Floyd messed with it? None other than Syd Barrett, probably with
Brian 'Blinky' Davidson and Steve Peregrin Took. David Parker dug up the
EMI paperwork for this session in Random Precision. (Read all about it
Rhamadan – Committee Connection)
It is an interesting theory, to say the least. Kopp also pretends
Barrett's twenty minutes solo piece circulates amongst collectors, but
that's the first I have ever heard about that. Peter Jenner and Max
Steuer pretend not to have it in their archives and suspect the other
one to have ditched it. Unless, of course, it still resides in one of
Nick Masons' cupboards.
While Kopp is generally more argus-eyed than Hercule Poirot he surprised
me by not being aware of the Seabirds cock-up. In their ads for The
Early Years Pink Floyd Ltd. pretended to include an unreleased More
song, fans had been looking for for decades, called Seabirds. However,
these fans were unpleasantly surprised when they found out that the
Seabirds track in the collection was in fact another take on the
(from the same movie). The Pink Floyd management had to issue excuses,
but this was just another sign that the Floydian historians did a messy
and mediocre work while assembling the box. (See also: Supererog/Ation:
skimming The Early Years)
And so the book continues with surprising me on one, but disappointing
me on another page. On a concert on May 15th, 1970 in New Orleans, Roger
Waters had a throat problem and announced that 'Jude' would do the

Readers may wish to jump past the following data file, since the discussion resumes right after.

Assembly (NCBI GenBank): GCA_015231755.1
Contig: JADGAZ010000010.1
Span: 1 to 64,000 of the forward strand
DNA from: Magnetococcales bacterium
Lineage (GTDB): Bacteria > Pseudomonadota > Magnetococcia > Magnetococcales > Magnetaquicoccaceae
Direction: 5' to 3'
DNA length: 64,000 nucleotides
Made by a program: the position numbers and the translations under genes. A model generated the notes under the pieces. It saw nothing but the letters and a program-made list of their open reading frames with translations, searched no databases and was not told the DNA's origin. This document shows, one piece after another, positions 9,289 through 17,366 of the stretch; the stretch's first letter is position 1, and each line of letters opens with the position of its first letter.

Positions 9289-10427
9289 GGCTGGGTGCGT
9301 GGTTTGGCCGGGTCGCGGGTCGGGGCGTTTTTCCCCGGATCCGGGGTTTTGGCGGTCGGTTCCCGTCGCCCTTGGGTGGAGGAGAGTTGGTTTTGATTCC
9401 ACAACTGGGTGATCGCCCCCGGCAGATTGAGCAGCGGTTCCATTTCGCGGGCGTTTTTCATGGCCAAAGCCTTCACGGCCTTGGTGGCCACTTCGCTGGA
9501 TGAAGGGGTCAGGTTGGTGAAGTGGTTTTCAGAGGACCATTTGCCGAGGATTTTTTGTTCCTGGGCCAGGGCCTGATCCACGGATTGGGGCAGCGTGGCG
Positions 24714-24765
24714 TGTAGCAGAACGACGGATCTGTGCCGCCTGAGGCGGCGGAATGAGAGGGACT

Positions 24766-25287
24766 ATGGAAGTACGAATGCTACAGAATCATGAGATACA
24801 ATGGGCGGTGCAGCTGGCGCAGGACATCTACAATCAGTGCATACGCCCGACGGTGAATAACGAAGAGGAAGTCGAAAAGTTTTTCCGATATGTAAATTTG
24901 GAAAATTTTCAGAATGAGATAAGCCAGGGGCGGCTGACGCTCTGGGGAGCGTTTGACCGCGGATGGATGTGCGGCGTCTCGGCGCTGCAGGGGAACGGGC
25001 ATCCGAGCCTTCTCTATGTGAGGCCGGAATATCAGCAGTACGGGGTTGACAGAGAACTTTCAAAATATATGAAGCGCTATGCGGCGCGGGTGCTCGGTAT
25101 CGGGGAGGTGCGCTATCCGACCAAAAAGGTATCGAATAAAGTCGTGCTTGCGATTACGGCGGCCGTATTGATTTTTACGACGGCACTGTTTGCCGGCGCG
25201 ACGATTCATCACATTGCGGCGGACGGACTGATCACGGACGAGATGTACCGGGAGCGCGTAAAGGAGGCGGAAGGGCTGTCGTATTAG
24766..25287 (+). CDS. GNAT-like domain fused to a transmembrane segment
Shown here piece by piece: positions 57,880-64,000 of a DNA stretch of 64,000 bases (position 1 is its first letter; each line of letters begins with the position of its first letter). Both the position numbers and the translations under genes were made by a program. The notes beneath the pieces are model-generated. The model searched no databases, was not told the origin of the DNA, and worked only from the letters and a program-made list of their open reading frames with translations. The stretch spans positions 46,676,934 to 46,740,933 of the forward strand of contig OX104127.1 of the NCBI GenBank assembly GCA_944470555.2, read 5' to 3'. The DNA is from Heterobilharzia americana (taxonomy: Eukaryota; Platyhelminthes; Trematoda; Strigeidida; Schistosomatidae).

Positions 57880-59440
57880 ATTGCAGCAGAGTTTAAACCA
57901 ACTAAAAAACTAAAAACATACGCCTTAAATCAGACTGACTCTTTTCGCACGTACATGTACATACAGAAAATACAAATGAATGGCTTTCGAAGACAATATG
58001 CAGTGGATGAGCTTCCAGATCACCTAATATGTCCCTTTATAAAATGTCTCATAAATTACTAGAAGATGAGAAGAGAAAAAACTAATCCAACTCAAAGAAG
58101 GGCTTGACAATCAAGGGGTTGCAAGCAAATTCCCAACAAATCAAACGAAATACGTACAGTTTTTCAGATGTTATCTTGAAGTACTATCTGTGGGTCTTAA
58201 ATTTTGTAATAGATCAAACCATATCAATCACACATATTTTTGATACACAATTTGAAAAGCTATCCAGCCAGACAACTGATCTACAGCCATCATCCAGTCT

screaming on Careful
With That Axe, Eugene. (And from Nick Sedgwick's autobiography we
know she could scream, see Roger
is always right.) This genuinely intrigues me, but that concert is
one I don't have on my 158 GB Pink Floyd bootleg folder (P139).
Trying to recover from that, Kopp doesn't seem to know, two pages later,
that David Gilmour also played the bass on Meddle's
Of These Days (P141).
Speak To Me
Actually, so I figured out while reading, this book isn't a biography
but an infomercial for The Early Years box. It's not that I didn't like
reading it but it omits too much biographical material to be of interest
for the 'average 'Pink Floyd fan. You know, those fans that don't know
what gems there are hidden in the Pink Floyd's pre-seventies catalogue.
The book clearly is written for people who already are aware of the
Floyd's history and their legacy. Pink Floyd is a legendary band and as
a NME journalist once described it:
The musicians go together like salt and vinegar on fish and chips - it
is that sort of tasteful relationship (P168).
This book has a lot of chips, salt and vinegar, but clearly not enough
fish. In my opinion it is very overpriced as well. But if you like
musical analysis and if you are a Floydian anorak and if
you think 35$ is not too much asked for a 200-pages book, be my guest
and grab it at your local book-store.
Many thanks to: Azerty, Hallucalation, Neonknight, Stanislav V. Grigorev. ♥
Libby ♥ Iggy ♥
Solution: Steve O'Rourke was Pink Floyd's legendary manager, but
after they quit Blackhill Enterprises, that was Peter Jenner and Andrew
King (with the rest of the band). Back to text.
Sources (other than the above mentioned links): Palacios, Julian: Syd
Barrett & Pink Floyd: Dark Globe, Plexus, London, 2010, p. 207. Parker,
David: Random Precision, Cherry Red Books, London, 2001, p.
119-123. Povey, Glenn: Echoes, the complete history of Pink Floyd,
3C Publishing, 2008, p. 74.